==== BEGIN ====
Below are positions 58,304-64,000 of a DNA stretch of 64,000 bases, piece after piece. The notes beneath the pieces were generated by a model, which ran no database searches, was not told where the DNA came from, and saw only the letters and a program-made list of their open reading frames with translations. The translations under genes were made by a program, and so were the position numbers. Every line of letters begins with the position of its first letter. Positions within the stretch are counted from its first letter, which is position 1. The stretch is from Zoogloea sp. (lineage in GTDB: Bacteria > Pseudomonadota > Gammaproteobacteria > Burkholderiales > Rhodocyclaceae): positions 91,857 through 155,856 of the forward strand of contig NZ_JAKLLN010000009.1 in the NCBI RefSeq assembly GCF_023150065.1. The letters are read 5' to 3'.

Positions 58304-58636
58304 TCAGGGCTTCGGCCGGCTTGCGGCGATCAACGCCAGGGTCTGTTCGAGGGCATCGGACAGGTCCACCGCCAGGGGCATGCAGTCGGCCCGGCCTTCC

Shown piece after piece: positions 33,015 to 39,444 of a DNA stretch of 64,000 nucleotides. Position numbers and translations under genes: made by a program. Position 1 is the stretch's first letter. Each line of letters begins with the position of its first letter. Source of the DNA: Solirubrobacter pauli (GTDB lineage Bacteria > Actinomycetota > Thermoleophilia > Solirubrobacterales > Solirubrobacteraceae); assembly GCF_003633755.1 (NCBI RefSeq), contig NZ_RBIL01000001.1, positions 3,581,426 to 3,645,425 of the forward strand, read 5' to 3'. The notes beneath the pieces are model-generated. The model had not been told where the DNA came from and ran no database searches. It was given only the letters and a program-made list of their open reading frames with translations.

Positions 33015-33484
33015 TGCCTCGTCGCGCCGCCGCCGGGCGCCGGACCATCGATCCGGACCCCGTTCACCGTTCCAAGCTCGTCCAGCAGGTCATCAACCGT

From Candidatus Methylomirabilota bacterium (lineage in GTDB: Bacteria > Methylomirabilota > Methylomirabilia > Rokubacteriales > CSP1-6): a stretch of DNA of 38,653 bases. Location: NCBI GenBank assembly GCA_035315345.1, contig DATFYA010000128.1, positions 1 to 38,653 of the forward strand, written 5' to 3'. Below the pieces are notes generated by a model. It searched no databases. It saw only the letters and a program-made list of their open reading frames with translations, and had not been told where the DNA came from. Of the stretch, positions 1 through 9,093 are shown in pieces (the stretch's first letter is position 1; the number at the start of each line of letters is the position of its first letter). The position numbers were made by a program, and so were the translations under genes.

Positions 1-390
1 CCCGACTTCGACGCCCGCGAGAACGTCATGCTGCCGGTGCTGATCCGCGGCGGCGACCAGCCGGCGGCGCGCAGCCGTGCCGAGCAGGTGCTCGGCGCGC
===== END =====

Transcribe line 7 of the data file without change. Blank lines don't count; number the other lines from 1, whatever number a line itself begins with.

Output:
From Candidatus Methylomirabilota bacterium (lineage in GTDB: Bacteria > Methylomirabilota > Methylomirabilia > Rokubacteriales > CSP1-6): a stretch of DNA of 38,653 bases. Location: NCBI GenBank assembly GCA_035315345.1, contig DATFYA010000128.1, positions 1 to 38,653 of the forward strand, written 5' to 3'. Below the pieces are notes generated by a model. It searched no databases. It saw only the letters and a program-made list of their open reading frames with translations, and had not been told where the DNA came from. Of the stretch, positions 1 through 9,093 are shown in pieces (the stretch's first letter is position 1; the number at the start of each line of letters is the position of its first letter). The position numbers were made by a program, and so were the translations under genes.